Is the Netherlands too soft on corruption?
Don't even think about approaching Dutch companies with a bribe. Corporate corruption just doesn't fit in with Dutch culture. At least, that's what the Dutch like to think.
While US courts have handed down billions of dollars' worth of fines to companies found guilty of corruption and bribery over recent years, similar investigations in the Netherlands rarely get off the ground. But is that because Dutch firms don't do it, or because Dutch justice authorities don't deal with it?
MP Afke Schaart, trade and export spokesperson for the governing conservative VVD party, admits it's strange.
"It is odd, especially since we're the world's fifth-largest exporting country and seventh-largest importing country. The Netherlands is really dependent on export and trade abroad. But I do think that self-regulation within Dutch companies and legislation and regulations drawn up by parliament work well enough to ensure that there's less corruption than in other countries."
That it does actually happen was demonstrated this week in Poland. Prosecuting authorities there say a German office of the Dutch multinational Philips systematically bribed Polish hospital managers. They are alleged to have purchased Philips equipment in exchange for the money. The Philips branch is said to have set up a special fund to finance the bribes.
Philips is not the only Dutch company to have been accused of bribery in recent years. Shell, for instance, was under fire for a long time for making payments to officials in Nigeria. The Anglo-Dutch multinational got itself out of trouble by agreeing to a settlement with US justice authorities.
Chemical conglomerate AkzoNobel was fined around EUR 4.25 million by the US for paying bribes to members of the Iranian government. Less well-known Dutch companies have also been at the receiving end of US fines for bribery.
US courts were able to deal with the companies because the Foreign Corrupt Practices Act makes it possible to prosecute for bribery and corruption committed abroad.
Could a similar approach work in the Netherlands? Gijs van der Mandele from the anti-corruption group Transparency International says:
"Of course it could work here as well, but the law and regulations aren't as aggressively enforced as they are in the US."
Van der Mandele prefers not to say whether he thinks Dutch firms are more or less guilty of corruption than foreign ones. However, Transparency International has given a cautious estimate that about EUR 10 billion can be linked to bribery in the Netherlands.
The Organisation for Economic Cooperation and Development has for years been critical of the Dutch approach to corruption. It says it's remarkable that there have been so few investigations and prosecutions for bribery in a country so much involved in international trade.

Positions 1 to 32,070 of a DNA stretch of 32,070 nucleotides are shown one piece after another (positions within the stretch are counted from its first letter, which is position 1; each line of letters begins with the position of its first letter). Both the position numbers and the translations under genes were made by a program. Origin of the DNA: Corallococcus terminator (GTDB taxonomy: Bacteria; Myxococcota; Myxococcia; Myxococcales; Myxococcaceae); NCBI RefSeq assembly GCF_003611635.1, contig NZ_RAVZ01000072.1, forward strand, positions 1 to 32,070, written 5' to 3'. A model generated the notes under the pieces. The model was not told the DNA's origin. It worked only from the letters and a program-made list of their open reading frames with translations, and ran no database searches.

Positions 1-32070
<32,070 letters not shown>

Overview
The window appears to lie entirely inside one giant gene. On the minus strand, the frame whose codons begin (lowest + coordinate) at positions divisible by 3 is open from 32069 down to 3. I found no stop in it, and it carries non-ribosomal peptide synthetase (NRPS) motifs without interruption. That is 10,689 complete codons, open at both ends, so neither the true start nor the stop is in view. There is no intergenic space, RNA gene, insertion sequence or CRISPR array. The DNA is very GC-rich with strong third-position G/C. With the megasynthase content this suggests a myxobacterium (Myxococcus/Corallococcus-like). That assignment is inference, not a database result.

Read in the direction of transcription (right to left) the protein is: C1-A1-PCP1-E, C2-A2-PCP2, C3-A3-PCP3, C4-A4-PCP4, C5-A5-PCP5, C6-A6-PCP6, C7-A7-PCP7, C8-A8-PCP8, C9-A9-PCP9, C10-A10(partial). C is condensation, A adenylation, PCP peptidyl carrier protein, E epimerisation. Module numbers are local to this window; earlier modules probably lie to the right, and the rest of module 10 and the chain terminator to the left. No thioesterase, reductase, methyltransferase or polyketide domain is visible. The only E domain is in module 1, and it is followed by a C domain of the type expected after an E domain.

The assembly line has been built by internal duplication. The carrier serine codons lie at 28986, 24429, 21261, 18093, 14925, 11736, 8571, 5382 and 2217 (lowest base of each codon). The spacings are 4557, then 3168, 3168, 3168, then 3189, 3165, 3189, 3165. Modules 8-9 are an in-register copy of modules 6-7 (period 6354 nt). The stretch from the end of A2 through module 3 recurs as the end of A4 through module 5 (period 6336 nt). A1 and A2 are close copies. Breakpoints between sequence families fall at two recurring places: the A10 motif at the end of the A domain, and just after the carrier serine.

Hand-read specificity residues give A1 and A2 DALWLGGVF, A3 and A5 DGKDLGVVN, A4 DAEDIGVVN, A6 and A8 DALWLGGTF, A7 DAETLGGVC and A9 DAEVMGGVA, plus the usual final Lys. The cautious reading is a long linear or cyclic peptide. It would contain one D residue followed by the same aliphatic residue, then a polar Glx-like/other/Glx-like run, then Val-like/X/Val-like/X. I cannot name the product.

Is the Netherlands too lax, and should its justice authorities follow the lead of the United States and be more pro-active? Schaart doesn't think so:
"I don't think we're easier on this than the United States, not at all. I think good agreements have been made and that people are keeping to them, and that the Dutch system works. There will always be rogue incidents, such as now with Philips. If it looks like we should tighten up the legislation and regulations in this area, I believe this should be done at the EU or global level, in order not to damage the competitiveness of the Netherlands unnecessarily.
Fraud in the property sectorIn recent years the Dutch property sector has failed to report a billion euros in turnover to the taxman. Investigations carried out by the Tax Office reveal that estate agents and pension funds avoided hundreds of millions of euros in taxes. Public broadcaster NOS reports that they sometimes used front men and sometimes misrepresented the value of properties in order to mislead tax authorities.
In 2007 the Tax Office started its large-scale investigations into tax evasion and fraud within the property sector. As a result 600 companies were faced with 330 million euros worth of fines and retroactive tax payments. A total of 1291 companies were investigated, which means that nearly half were found to be guilty of irregularities.
This is not the first time the property sector has faced scandal. At the beginning of this century it became clear than the sector had cheated the government out of hundreds of millions in the construction of schools and hospitals. In 2007 it was shown to have misused pension funds to increase its own salaries. The current revelation of a billion euros in tax evasion is the third time the property sector has been disgraced.